10. Low energy recoil detection with a spherical proportional counter

    Science.gov (United States)

    Savvidis, I.; Katsioulas, I.; Eleftheriadis, C.; Giomataris, I.; Papaevangellou, T.

    2018-01-01

    We present results for the detection of low energy nuclear recoils in the keV energy region, from measurements performed with the Spherical Proportional Counter (SPC). An 241Am-9Be fast neutron source is used in order to obtain neutron-nucleus elastic scattering events inside the gaseous volume of the detector. The detector performance in the keV energy region was measured by observing the 5.9 keV line of a 55Fe X-ray source, with energy resolution of 10% (σ). The toolkit GEANT4 was used to simulate the irradiation of the detector by an 241Am-9Be source, while SRIM was used to calculate the Ionization Quenching Factor (IQF), the simulation results are compared with the measurements. The potential of the SPC in low energy recoil detection makes the detector a good candidate for a wide range of applications, including Supernova or reactor neutrino detection and Dark Matter (WIMP) searches (via coherent elastic scattering).

  11. Kinematic separation and mass analysis of heavy recoiling nuclei

    International Nuclear Information System (INIS)

    Oganesyan, Yu.Ts.; Eremin, A.V.; Belozerov, A.V.

    2002-01-01

    Within the past twelve years, the recoil separator VASSILISSA has been used for investigation of evaporation residues produced in heavy-ion induced complete-fusion reactions. In the course of the experimental work in the region of the elements with 92 ≤ Z ≤ 94, fourteen new isotopes have been identified by the parent-daughter correlations. The study of the decay properties and formation cross sections of the isotopes of elements 110, 112, and 114 was performed with the use of the high intensity 48 Ca beams; 232 Th, 238 U and 242 Pu targets were used in the experiments. At the beam energies corresponding to the calculated cross-section maxima of the 3n evaporation channels, the isotopes 277 110, 283 112, and 287 114 were produced and identified. For further experiments aimed at the synthesis of the superheavy element isotopes (Z ≥ 110) with the intensive 48 Ca extracted beams, the improvements in the ion optical system of the separator and of the focal plane detector system have been made. As a result, for heavy recoiling nuclei with masses A ∼ 250, the mass resolution of about 2.5 % was achieved with a good energy and position resolutions of the focal plane detectors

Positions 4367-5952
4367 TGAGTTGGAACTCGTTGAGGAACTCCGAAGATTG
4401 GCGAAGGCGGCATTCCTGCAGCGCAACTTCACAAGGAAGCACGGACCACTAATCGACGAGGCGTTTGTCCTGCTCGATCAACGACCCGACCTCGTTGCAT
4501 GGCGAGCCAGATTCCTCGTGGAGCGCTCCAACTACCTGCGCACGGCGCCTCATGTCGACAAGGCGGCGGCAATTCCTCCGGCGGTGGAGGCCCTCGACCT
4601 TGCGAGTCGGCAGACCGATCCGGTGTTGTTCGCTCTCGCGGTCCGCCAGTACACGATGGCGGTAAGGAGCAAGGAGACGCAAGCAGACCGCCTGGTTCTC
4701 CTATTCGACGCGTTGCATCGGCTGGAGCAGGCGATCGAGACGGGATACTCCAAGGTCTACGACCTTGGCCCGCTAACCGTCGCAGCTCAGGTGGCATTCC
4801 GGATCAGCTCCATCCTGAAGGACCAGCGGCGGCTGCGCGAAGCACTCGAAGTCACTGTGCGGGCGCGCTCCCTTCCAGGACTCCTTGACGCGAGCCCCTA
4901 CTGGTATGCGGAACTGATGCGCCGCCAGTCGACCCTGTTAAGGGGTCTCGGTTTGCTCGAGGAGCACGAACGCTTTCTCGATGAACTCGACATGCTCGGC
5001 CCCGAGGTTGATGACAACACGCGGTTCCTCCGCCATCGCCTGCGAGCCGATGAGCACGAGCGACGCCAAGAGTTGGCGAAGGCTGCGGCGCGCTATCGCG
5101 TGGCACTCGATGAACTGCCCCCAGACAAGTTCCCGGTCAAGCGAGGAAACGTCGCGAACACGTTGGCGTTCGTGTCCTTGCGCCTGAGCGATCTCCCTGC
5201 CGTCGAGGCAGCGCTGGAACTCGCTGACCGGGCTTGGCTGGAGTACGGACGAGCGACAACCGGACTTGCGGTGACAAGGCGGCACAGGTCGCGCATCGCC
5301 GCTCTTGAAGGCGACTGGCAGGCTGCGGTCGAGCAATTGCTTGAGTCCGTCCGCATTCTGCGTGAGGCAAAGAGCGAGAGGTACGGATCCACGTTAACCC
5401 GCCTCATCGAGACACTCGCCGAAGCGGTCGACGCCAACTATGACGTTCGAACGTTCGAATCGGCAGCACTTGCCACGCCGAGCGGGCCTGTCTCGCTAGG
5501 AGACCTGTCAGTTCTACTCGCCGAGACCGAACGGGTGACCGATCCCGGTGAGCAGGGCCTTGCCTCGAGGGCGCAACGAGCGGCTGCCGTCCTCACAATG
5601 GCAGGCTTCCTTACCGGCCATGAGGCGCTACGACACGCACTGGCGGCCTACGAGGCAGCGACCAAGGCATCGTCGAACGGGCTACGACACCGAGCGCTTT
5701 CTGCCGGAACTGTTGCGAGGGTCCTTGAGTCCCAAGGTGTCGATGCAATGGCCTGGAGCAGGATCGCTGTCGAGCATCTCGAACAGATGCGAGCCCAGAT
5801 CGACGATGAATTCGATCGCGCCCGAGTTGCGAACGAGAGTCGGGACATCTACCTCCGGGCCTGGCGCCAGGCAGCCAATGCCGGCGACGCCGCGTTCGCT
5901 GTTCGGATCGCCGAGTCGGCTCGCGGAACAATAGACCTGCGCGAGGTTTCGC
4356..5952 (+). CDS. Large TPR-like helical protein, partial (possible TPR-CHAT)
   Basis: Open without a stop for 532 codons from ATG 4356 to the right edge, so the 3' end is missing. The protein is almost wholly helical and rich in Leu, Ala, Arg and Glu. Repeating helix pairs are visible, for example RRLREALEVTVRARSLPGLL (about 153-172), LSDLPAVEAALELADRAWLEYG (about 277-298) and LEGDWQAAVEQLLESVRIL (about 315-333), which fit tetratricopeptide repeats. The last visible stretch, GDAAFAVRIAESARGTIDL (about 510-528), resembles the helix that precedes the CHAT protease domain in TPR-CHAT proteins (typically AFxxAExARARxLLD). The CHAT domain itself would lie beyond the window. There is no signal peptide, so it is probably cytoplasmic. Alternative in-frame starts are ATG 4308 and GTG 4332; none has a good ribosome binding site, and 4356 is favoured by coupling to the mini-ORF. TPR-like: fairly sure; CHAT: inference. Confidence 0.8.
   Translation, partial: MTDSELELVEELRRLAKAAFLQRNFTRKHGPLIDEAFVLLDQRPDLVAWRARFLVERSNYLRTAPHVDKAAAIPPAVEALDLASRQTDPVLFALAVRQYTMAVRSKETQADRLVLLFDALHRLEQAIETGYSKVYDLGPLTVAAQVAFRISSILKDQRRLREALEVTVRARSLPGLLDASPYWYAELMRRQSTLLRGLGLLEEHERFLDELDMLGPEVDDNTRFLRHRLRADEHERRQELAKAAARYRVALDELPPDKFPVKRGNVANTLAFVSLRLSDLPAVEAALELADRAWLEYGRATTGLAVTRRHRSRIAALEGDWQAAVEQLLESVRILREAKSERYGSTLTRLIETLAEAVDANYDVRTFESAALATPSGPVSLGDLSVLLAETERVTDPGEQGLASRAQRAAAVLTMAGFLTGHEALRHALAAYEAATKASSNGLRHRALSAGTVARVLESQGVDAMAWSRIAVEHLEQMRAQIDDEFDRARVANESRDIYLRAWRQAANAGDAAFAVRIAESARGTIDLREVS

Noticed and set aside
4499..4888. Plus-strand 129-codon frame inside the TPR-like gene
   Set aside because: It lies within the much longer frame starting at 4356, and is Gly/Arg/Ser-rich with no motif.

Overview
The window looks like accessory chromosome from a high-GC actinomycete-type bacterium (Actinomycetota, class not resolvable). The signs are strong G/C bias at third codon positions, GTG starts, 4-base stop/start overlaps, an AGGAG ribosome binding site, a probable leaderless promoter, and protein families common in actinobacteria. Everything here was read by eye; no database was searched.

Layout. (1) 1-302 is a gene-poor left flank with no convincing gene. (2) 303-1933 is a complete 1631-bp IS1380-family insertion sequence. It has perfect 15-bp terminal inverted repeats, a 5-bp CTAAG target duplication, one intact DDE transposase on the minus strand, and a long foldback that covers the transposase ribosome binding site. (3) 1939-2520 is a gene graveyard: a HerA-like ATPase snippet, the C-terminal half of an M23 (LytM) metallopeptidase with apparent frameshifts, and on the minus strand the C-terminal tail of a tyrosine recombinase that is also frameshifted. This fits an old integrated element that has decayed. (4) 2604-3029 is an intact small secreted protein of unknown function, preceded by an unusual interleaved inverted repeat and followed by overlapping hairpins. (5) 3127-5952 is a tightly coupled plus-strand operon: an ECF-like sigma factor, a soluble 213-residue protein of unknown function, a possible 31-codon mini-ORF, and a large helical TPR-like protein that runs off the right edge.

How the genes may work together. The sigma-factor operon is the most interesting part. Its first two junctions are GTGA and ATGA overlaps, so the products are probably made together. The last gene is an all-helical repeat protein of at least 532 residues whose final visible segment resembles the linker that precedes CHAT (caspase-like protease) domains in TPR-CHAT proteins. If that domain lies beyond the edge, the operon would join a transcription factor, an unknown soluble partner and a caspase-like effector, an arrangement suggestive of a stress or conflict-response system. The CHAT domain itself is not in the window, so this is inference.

12. Gravitational-Wave Astronomy

    Science.gov (United States)

    Kelly, Bernard J.

    2010-01-01

    Einstein's General Theory of Relativity is our best classical description of gravity, and informs modern astronomy and astrophysics at all scales: stellar, galactic, and cosmological. Among its surprising predictions is the existence of gravitational waves -- ripples in space-time that carry energy and momentum away from strongly interacting gravitating sources. In my talk, I will give an overview of the properties of this radiation, recent breakthroughs in computational physics allowing us to calculate the waveforms from galactic mergers, and the prospect of direct observation with interferometric detectors such as LIGO and LISA.

  13. Supersymmetry and gravitational duality

    International Nuclear Information System (INIS)

    Argurio, Riccardo; Dehouck, Francois; Houart, Laurent

    2009-01-01

    We study how the supersymmetry algebra copes with gravitational duality. As a playground, we consider a charged Taub-Newman-Unti-Tamburino(NUT) solution of D=4, N=2 supergravity. We find explicitly its Killing spinors, and the projection they obey provides evidence that the dual magnetic momenta necessarily have to appear in the supersymmetry algebra. The existence of such a modification is further supported using an approach based on the Nester form. In the process, we find new expressions for the dual magnetic momenta, including the NUT charge. The same expressions are then rederived using gravitational duality.

  14. Einstein-Rosen gravitational waves

    International Nuclear Information System (INIS)

    Astefanoaei, Iordana; Maftei, Gh.

    2001-01-01

    In this paper we analyse the behaviour of the gravitational waves in the approximation of the far matter fields, considering the indirect interaction between the matter sources and the gravitational field, in a cosmological model based on the Einstein-Rosen solution, Because the properties of the gravitational waves obtained as the solutions of Einstein fields equations (the gravitational field equations) are most obvious in the weak gravitational fields we consider here, the gravitational field in the linear approximation. Using the Newman-Penrose formalism, we calculate in the null-tetradic base (e a ), the spin coefficients, the directional derivates and the tetradic components of Ricci and Weyl tensors. From the Einstein field equations we obtained the solution for b(z, t) what described the behaviour of gravitational wave in Einstein-Rosen Universe and in the particular case, when t → ∞, p(z, t) leads us to the primordial gravitational waves in the Einstein-Rosen Universe. (authors)